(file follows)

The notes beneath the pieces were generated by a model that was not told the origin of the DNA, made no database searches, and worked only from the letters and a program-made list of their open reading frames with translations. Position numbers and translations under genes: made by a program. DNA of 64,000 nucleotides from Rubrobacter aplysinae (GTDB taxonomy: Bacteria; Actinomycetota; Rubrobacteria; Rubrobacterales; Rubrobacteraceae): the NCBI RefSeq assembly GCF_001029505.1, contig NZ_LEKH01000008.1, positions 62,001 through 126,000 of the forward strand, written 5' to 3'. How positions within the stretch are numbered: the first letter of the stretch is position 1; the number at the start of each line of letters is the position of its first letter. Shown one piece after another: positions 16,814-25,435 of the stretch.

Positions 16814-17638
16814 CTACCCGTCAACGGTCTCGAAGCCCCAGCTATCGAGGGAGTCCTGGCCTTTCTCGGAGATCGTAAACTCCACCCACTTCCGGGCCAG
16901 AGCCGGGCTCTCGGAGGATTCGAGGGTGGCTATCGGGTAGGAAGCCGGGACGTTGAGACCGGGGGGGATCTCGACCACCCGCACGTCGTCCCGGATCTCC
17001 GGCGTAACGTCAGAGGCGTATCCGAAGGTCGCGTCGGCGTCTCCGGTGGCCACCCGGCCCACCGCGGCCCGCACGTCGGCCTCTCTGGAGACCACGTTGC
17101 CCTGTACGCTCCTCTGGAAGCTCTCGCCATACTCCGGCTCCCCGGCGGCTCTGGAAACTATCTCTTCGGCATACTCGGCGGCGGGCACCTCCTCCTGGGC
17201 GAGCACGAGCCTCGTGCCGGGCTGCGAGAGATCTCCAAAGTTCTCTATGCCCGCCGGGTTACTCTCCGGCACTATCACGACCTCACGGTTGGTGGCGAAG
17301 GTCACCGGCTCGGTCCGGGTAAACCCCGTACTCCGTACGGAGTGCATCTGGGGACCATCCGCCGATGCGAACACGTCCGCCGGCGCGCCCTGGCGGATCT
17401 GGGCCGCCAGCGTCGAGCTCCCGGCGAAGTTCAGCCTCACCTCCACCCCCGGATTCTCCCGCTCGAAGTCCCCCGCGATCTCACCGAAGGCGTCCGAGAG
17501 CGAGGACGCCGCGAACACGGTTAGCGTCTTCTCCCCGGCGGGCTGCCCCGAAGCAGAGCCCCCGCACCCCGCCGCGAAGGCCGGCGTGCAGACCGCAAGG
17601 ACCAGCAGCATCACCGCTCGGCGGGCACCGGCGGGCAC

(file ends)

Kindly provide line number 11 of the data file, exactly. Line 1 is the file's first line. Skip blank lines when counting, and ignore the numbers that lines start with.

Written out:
17601 ACCAGCAGCATCACCGCTCGGCGGGCACCGGCGGGCAC